New Jersey Democrat Bob Menendez was re-elected to the U.S. Senate on Tuesday, riding anti-Trump enthusiasm to overcome the lingering cloud of his bribery trial and an onslaught of attack ads aired by Republican Bob Hugin.
The Garden State hasn’t elected a Republican to the Senate since 1972, but Democratic strategists were bracing for a possible loss, worried that college-educated suburbanites couldn’t stomach a vote for Menendez and that urban voters wouldn’t go to the polls for a midterm election. Hugin, a former pharmaceutical executive from Summit, loaned his campaign $36 million to make the race competitive.
New Jersey voters’ discomfort with President Donald Trump — a theme echoed throughout the campaign — may have proved too big a hurdle for Hugin in a state where registered Democrats outnumber Republicans by 920,000. Menendez held on to win a third term.
Though Democrats were relieved by the senator’s victory, it may have come at a cost. The tight race forced national Democrats to divert resources from key battleground states — like Missouri, Florida, and Indiana — seen as key to their long shot chances of taking the Senate.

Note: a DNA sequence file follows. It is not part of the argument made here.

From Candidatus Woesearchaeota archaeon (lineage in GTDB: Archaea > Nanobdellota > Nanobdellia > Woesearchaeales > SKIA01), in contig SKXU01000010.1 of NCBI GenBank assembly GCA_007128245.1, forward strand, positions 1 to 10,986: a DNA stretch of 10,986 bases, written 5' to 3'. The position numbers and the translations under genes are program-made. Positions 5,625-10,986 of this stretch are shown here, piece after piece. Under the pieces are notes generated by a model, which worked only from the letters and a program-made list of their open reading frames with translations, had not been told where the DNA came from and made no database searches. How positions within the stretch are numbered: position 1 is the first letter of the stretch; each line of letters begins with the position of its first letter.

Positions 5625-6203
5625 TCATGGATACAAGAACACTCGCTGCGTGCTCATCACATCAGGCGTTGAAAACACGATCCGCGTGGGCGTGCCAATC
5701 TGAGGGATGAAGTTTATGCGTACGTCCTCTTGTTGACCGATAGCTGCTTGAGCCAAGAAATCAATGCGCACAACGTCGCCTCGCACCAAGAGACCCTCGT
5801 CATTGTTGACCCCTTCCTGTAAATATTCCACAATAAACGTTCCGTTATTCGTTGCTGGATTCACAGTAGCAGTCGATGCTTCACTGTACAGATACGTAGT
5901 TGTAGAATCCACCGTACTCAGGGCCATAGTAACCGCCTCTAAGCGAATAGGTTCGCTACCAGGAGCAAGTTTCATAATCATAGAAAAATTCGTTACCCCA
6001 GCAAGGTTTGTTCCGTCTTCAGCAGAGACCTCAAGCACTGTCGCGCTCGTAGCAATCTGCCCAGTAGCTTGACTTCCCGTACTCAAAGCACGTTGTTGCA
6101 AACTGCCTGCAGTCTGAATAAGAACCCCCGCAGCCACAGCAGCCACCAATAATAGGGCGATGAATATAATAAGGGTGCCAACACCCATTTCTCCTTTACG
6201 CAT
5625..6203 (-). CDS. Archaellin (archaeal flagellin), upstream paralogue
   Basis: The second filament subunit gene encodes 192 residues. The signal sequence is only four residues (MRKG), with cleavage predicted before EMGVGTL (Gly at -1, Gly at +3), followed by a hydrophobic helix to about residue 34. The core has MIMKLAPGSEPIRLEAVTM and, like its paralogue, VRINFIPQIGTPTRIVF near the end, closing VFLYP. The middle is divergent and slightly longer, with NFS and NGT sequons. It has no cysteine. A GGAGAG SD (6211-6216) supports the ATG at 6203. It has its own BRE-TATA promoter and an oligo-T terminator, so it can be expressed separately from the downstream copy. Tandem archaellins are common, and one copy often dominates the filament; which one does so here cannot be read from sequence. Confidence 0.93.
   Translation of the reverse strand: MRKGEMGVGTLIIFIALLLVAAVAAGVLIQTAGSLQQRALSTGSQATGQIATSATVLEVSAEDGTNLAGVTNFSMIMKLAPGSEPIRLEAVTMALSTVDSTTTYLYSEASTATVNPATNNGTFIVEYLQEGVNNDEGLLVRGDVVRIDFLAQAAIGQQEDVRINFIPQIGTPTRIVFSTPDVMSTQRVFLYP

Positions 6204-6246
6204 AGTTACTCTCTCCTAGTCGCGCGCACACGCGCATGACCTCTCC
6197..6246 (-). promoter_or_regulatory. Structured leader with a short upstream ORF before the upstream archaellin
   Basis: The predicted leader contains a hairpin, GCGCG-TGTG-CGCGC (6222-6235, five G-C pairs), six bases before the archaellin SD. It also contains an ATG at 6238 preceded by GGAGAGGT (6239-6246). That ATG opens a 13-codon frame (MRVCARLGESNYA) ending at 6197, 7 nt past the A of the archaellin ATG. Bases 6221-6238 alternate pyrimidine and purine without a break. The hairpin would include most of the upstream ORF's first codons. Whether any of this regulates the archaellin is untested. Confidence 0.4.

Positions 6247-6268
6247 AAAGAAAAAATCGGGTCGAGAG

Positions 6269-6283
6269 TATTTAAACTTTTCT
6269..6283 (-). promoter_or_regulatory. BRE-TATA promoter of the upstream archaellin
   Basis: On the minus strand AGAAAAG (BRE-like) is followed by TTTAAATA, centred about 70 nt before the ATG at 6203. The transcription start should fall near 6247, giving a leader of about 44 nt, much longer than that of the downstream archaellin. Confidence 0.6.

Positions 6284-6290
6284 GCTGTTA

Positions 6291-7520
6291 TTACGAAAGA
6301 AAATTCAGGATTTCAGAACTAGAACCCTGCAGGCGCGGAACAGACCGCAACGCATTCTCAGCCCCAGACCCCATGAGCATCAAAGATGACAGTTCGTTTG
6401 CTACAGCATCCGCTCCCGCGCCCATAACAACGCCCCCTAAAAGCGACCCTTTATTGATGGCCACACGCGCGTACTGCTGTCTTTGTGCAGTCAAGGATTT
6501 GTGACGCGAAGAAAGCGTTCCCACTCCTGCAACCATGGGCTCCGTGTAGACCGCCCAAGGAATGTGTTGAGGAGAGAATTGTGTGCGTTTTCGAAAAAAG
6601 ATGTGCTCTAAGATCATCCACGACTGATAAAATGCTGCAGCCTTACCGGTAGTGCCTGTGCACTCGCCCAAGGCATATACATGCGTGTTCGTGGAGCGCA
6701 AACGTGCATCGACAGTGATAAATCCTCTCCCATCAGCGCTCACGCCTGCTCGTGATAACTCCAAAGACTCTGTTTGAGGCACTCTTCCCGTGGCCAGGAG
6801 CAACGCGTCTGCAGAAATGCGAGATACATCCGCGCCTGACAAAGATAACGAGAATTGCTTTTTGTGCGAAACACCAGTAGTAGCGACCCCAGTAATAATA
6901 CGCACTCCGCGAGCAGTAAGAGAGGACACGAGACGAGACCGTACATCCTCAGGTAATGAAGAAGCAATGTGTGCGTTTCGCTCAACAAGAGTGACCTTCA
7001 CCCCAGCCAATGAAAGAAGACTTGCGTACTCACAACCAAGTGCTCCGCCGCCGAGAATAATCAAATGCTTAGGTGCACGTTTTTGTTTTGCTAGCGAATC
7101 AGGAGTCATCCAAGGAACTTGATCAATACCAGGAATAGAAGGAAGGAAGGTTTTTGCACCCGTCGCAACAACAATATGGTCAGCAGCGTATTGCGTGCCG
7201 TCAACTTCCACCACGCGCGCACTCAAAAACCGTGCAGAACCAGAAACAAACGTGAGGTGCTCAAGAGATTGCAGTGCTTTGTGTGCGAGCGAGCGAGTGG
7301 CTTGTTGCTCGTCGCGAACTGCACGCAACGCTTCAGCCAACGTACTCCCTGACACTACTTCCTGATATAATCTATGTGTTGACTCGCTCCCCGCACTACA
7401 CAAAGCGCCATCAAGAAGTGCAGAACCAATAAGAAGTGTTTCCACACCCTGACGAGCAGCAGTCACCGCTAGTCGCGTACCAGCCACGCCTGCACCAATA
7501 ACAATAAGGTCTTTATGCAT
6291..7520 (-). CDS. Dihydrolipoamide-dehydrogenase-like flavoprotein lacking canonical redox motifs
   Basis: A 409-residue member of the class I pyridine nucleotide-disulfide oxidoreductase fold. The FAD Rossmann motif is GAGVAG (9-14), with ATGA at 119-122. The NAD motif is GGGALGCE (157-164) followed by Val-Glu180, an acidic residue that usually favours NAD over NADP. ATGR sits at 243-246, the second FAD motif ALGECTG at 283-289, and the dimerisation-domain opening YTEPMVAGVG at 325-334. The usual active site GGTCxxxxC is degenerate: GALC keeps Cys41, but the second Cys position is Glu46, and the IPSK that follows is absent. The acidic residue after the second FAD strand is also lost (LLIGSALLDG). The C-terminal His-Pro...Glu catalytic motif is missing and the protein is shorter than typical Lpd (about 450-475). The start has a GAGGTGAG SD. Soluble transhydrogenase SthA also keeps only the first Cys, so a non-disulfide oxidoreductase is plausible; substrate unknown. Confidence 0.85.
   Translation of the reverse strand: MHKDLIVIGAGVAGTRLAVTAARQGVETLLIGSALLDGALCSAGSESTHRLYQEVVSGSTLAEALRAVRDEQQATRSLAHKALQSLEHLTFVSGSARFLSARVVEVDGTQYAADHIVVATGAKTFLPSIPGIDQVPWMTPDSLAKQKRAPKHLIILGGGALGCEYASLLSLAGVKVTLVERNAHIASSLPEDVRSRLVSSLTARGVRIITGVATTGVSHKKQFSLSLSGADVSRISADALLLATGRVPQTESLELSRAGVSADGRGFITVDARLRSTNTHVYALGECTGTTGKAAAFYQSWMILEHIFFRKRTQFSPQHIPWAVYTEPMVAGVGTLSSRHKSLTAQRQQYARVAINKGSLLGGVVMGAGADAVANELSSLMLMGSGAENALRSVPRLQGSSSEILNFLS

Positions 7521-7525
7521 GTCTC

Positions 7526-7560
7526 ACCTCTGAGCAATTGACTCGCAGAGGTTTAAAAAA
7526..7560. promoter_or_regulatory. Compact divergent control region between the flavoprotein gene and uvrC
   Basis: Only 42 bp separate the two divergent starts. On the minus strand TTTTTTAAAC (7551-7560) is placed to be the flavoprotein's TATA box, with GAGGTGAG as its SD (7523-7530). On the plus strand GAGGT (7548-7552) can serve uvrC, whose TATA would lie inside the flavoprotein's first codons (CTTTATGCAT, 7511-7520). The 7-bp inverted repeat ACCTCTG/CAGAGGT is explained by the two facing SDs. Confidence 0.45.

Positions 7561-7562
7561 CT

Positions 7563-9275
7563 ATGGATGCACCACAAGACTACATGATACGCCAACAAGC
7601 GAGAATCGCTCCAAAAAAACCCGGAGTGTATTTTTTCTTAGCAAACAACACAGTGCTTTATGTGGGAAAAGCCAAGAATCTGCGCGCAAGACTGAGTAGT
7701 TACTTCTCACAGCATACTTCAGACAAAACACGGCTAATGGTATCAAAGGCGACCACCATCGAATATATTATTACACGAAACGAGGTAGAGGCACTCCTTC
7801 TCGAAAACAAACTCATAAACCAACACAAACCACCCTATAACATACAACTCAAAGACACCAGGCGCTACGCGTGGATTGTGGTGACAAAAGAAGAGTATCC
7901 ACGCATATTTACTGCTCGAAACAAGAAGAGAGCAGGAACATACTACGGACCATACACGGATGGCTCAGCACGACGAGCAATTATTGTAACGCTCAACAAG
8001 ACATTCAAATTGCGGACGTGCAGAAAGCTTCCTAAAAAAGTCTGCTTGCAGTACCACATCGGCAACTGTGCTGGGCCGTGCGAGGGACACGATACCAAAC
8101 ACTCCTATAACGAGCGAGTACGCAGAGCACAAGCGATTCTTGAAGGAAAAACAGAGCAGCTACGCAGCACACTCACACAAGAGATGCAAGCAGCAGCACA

Menendez’s re-election came a year to the month after the senator stood in a courtroom at the federal courthouse in Newark as a judge declared a mistrial in his corruption case, saying the jury was hopelessly deadlocked.
The judge later acquitted Menendez of some of the charges and prosecutors dropped the case. But the federal indictment and evidence presented at trial, plus a bipartisan reprimand handed down by the Senate Ethics Committee, gave Republicans a powerful line of attack for the campaign.
For his part, Menendez depicted Hugin as a Trump Republican and greedy Big Pharma boss — he was the CEO of the biotech company Celgene — who repeatedly raised the price of a cancer drug. He and Menendez, both 64, are natives of Union City.
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